Georgia Eve is a multi-disciplinary artist living and working in Scotland having been raised in a small town on the east coast. Self-described as the ‘unplanned poet’ Eve's shift into becoming a writer is seemingly not the first time her life has taken an unexpected turn of serendipity. Georgia got her start on the creative pathway as a model after being scouted at just sixteen. She began to build up a large following on social media and worked promoting and modeling small indie brands. Georgia was finding her footing in a career as what we now commonly know as a ‘micro-influencer’ before the term had even been invented. However, Eve has recently stated this early experience in the industry was very difficult for her as it conflicted with her gender identity. Choosing not to sign with an agency and slowly declining offers, Georgia decided a better fit for her at the time was behind the camera instead of in front.
It was at this age that she then went on to study fashion design at University level. After a year of study, Georgia decided to take some time out with a need to resolve some things in her personal life. Unfamiliar with the term rest, Eve did not spend any of this time idle. Instead deciding to undertake a new creative project. After being influenced by many of the political designers of the 1980s, such as Katharine Hamnett and Franco Moschino, Georgia started to work on a range of clothing with a social and political message. She had identified a need in the world again for clothes that made a statement beyond a fashion statement. ‘Semi-Precious Apparel’ was the socially aware brand for the new wave. Eve's designs tackled a host of important issues of today including sexism, racism, queer-phobia as well as championing men’s mental health. The brand, the designs and the message become beloved by many, gaining a worldwide reach along with a celebrity fanbase and editorial credits. This was also the beginning of Georgia’s work involving different charities. As she said she wanted to further the social conciseness of what she was producing and do something practical as well as artistic.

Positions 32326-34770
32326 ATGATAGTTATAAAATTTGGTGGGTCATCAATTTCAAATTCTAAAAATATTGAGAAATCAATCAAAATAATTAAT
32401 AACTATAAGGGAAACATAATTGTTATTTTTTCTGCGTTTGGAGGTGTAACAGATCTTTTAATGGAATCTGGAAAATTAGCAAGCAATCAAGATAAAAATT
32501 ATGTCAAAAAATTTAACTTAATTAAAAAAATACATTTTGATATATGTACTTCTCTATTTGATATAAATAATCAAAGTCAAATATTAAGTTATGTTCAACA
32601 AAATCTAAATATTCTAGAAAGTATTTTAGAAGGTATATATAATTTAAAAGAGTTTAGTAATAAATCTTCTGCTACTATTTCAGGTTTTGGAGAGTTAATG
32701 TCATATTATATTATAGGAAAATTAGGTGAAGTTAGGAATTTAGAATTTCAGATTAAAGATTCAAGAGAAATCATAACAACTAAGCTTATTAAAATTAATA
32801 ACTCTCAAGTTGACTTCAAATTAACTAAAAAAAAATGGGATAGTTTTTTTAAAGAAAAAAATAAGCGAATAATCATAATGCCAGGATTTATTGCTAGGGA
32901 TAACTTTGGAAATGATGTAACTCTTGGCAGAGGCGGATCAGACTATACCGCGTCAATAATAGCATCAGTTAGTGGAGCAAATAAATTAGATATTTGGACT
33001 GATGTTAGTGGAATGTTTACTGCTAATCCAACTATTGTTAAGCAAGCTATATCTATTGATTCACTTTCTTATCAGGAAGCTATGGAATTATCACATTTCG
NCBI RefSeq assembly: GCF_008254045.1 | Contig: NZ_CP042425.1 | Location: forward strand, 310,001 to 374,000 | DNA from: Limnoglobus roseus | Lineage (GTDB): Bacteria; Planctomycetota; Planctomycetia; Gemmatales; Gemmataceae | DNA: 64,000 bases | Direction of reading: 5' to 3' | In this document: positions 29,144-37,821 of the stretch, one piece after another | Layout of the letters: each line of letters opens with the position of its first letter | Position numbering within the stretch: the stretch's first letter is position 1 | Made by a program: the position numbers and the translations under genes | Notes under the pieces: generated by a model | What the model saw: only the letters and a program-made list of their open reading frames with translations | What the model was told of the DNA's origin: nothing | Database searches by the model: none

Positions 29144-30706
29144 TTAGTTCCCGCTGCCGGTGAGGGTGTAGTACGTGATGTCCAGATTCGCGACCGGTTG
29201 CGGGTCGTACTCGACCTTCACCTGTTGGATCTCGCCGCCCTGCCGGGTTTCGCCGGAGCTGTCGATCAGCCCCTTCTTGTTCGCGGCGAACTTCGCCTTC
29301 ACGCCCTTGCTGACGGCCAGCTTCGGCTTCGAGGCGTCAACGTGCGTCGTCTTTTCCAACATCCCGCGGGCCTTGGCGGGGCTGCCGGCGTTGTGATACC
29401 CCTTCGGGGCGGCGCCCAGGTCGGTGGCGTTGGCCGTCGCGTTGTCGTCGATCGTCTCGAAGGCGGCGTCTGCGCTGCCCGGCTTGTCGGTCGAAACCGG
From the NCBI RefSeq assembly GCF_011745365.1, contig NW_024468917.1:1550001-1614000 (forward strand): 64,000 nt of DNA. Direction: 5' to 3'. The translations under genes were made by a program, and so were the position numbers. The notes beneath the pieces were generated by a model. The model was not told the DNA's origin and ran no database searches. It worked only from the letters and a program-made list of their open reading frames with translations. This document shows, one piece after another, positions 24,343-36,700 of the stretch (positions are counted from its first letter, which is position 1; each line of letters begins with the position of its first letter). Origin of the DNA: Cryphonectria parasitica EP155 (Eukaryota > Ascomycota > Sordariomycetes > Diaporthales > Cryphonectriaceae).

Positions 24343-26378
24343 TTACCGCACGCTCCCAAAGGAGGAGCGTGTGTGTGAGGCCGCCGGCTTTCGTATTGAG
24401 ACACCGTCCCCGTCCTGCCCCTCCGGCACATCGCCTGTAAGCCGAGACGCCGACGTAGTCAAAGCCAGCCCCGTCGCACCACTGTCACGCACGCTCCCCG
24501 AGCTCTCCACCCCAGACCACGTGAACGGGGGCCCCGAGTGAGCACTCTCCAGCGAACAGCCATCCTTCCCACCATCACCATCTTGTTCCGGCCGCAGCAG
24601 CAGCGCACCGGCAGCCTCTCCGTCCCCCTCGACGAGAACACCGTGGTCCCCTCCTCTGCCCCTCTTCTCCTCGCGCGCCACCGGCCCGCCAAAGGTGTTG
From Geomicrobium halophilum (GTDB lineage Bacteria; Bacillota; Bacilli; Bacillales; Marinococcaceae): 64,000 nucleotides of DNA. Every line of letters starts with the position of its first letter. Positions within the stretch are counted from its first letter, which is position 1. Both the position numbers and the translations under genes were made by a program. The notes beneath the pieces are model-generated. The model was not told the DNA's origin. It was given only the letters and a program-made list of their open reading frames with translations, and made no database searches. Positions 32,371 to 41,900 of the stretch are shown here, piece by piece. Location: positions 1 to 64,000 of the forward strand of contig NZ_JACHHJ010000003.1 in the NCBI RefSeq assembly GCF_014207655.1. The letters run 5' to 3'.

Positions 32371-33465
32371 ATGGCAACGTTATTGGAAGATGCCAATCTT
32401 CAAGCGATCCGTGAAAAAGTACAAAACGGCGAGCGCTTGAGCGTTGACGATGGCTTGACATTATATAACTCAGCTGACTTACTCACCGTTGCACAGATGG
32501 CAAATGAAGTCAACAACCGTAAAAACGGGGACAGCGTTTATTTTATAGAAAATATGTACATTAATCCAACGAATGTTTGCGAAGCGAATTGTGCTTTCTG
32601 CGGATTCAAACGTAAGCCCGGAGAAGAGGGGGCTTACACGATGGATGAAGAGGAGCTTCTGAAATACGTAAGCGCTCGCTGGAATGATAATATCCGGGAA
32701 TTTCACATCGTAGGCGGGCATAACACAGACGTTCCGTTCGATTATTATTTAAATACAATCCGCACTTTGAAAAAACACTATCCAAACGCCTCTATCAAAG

It was then that came the next U-turn in Georgia’s creative career. During her time away from her studies she had set out on a journey of recovery and healing. Following some advice from a friend Georgia began journalling. A tool that was originally intended as a coping mechanism slowly became an unexpected move into a new creative field. After a time of journalling diaristicly, reflecting on her experiences and emotions Eve's writing turned into poetry. Slowly beginning to share snippets of her poetry online Georgia received a tremendous amount of encouragement from her followers and friends with heartwarming messages about how people were relating to her work. After nearly two years of writing (and recovery) the personal progress Georgia had made was appearing clearly in her work. Collected together, the poetry told a story. Not only the story of her personal experiences but the story of how she managed to overcome adversity. Eve revealed recently that it was at this moment that she realised she had a story to tell and she thought sharing her work could be beneficial and bring hope to others. Staying true to her philosophy Georgia decided she wanted to do something practical. The idea for ‘Milk & Poison’ was born. With a title paying homage to those who shared their stories before her and 100% of profits going to Rape Crisis Charity, Georgia wanted to create something that truly gave back to everyone who had helped her along her journey.
Now on her second book of poetry and with a body of spoken word pieces nicely building, Georgia is showing no signs of slowing down as she constantly improves and evolves, honing her craft and growing her confidence. Georgia’s story shows her incredible tenacity and apparent ability to recover from anything life throws at her. Georgia Eve really is a creative force to be reckoned with.